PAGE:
• A pewter Star Trek belt buckle with a relief of the Enterprise
  • A “3-in-1” Science Manual that apparently went with a microscope set
  • Another rulebook for “Catacombs of Doom”
  • A kid’s magic trick handbook
  • A sheet of unused Dungeons and Dragons stickers
  • A novelty license plate that read “Frank USA”
  • A leather bracelet with the name “Frank” embossed on it.

How’s that for “random thrift store finds”? The magic trick book was especially incriminating because Frank had just told us earlier this evening about his collection of magic tricks from when he was an amateur magician. Then, Frank revealed that Laser Attack was his favorite game from when he was a kid. Thrift store my ass. Busted.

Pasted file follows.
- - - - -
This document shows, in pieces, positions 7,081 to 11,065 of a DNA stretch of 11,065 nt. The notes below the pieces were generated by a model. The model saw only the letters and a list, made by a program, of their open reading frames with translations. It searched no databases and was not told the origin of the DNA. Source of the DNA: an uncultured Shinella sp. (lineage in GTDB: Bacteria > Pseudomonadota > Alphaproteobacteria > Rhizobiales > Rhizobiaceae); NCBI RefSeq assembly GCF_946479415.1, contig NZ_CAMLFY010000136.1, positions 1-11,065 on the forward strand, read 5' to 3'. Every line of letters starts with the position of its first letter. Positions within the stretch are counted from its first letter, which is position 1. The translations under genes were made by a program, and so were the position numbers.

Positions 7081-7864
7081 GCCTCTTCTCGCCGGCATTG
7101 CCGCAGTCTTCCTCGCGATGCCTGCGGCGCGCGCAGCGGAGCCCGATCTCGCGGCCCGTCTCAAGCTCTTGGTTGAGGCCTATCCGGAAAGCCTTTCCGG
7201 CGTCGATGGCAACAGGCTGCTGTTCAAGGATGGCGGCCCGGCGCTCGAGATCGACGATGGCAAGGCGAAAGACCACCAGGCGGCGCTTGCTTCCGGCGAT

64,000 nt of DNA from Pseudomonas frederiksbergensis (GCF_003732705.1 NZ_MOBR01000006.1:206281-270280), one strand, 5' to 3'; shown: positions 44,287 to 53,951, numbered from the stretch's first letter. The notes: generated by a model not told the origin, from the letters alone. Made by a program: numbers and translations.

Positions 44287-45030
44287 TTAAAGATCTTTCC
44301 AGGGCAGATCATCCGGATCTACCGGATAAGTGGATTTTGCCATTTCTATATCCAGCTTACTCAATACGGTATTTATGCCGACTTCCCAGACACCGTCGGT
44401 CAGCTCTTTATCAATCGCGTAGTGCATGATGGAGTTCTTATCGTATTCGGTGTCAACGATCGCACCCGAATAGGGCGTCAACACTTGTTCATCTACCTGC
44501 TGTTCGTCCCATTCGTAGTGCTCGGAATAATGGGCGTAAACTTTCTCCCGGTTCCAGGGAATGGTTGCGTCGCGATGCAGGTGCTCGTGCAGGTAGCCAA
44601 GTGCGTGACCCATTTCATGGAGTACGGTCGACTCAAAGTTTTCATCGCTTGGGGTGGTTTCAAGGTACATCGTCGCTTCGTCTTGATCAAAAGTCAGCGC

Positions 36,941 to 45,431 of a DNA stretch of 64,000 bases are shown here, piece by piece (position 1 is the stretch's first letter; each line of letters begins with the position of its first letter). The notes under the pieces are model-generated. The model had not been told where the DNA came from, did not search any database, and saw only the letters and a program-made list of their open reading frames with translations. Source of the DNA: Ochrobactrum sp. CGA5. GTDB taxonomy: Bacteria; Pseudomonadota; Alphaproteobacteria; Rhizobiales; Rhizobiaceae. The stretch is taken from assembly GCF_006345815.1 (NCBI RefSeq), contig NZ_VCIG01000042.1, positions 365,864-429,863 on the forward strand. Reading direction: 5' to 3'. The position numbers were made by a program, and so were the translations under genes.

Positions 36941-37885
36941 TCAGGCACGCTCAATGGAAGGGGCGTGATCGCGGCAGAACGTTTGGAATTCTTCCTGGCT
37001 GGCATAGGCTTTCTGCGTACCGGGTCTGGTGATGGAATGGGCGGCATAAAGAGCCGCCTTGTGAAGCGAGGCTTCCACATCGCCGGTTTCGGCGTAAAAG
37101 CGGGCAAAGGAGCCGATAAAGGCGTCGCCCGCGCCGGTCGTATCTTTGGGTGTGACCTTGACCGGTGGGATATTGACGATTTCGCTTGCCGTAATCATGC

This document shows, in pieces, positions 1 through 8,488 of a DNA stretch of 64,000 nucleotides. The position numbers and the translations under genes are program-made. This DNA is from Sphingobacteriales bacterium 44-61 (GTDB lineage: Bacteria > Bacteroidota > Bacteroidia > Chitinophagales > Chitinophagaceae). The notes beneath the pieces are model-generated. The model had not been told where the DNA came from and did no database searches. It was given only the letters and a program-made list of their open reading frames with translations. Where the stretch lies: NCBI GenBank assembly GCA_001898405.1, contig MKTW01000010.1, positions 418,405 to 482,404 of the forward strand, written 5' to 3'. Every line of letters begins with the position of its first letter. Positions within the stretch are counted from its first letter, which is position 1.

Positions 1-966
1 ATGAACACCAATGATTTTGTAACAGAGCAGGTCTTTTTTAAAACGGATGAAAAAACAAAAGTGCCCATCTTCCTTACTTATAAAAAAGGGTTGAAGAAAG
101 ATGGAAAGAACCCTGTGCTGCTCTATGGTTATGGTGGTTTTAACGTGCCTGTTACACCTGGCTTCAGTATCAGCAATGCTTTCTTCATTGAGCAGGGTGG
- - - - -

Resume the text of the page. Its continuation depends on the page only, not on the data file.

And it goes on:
On the Consoles

I wrote up an editorial about Nintendo over at Nohighscores.com. We’ve had some discussion about the Wii U in our forums here, I just went all op-ed on what I think about it. In sum- Nintendo is losing relevance quickly.

I’m playing Infamous 2 on the PS3. It’s pretty good. I thought the first one was fun and it’s one of the few open world games I’ve played longer than about 10 hours. I actually finished it and it had an amazing ending, leaving me wondering how they’d follow it up. Unfortunately, the writing in the sequel is atrocious. There’s a change in setting, characters are different, and there’s at least one horrible character that I almost can’t stand to hear speak.

But the gameplay is really good, and there’s even more fun lightning powers. The game does a really good job of conveying a sense of growing power and evolution, and it has that “you are a badass” feel like Arkham Asylum.

It is getting repetitive, however, and I’m tired of stopping this one cop from messing with this bomb. It’s cool that there’s ALWAYS something to do- a mugging to stop or whatever- but there’s a very small variety of these things. There’s user created missions, but so far what I’ve seen sucks.